Thank you for the prompt reply & scheduling of treatment as usual. I appreciate that very much! We thank you all for the continuing growth and health of 3 of our large trees. ”- Janet S.
This was the best thinning and trimming yet. I have recommended your company to several friends and 2 have used your services. Thank you! ”- Carolyn B.
Attract Orioles to Your Garden
One of the reasons we plant trees and continue to keep them in top shape is because they support our local wildlife habitat. Without the singing of birds or surprise of a butterfly, the landscape would be more than lacking. With the right plant choices and care, our gardens come alive with the wildlife they attract, including an abundance of bird varieties.
One of our favorites but less common local birds are Orioles. Here in North Texas we have the opportunity to spot a variety of Orioles, depending on the season. Common types to see in fall are Baltimore & Bullocks Orioles, who are migrating to Mexico for winter. The males are easy to spot because of their vibrant orange or yellow hue and black “caps”, although the muted tones of the females are also beautiful.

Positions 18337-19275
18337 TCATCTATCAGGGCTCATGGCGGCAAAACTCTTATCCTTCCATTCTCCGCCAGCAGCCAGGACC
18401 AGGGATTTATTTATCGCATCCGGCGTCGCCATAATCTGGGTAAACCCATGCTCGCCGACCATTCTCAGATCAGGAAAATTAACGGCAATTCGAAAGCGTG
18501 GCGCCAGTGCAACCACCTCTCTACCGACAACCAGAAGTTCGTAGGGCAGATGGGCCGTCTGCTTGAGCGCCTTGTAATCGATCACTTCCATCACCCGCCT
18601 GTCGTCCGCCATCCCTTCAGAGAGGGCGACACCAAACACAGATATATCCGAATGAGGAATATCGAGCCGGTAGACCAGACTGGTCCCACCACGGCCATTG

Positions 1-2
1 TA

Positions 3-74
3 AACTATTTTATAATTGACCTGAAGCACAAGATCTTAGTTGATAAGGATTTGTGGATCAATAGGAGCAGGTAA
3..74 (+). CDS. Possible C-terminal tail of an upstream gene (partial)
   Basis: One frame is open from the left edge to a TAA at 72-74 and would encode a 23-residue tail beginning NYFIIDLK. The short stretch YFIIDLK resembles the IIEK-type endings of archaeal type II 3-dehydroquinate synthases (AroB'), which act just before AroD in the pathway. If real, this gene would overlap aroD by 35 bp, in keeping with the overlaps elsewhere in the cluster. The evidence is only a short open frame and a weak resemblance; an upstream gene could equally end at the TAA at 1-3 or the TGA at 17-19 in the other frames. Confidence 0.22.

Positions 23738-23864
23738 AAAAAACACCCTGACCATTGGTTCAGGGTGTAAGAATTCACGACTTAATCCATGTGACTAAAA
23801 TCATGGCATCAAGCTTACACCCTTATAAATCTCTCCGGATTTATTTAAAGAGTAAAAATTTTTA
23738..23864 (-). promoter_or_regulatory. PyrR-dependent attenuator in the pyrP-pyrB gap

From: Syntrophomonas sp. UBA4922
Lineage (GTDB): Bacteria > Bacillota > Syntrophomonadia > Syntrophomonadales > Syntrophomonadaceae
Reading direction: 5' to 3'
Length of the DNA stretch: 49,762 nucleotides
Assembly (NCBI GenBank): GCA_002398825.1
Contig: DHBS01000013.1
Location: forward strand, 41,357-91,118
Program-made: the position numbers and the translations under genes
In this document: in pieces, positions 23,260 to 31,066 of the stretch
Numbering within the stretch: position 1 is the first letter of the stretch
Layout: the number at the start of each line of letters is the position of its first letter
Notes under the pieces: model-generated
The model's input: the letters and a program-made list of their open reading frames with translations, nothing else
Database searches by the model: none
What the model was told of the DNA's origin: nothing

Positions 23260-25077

The females build their nests of straw, string, plant fibers and moss in intricate patterns suspended from tree branches, with a hole to enter and lay their eggs. While the male Orioles don’t help with the nest, they do help with feeding duties.
How do you attract Orioles to your garden? Trees are crucial for nesting and protection from the elements. Healthy trees in your landscape is always the first step to attract birds. By following an organic maintenance plan, you won’t destroy all the food for birds. Spiders, caterpillars and other insects are a major source of food for nearby birds. The birds act as the perfect natural pest control! Also, offer feeders specifically designed for Orioles and fill with sugar water, just as you would for hummingbirds. It’s not unusual for Orioles to try hummingbird feeders, but their bills are often too big. Orioles love the color and taste of oranges. Offer orange halves on a branch or feeder.
What birds are you seeing in your landscape these days? We’d love to see them! Feel free to share your bird photos to our Facebook page.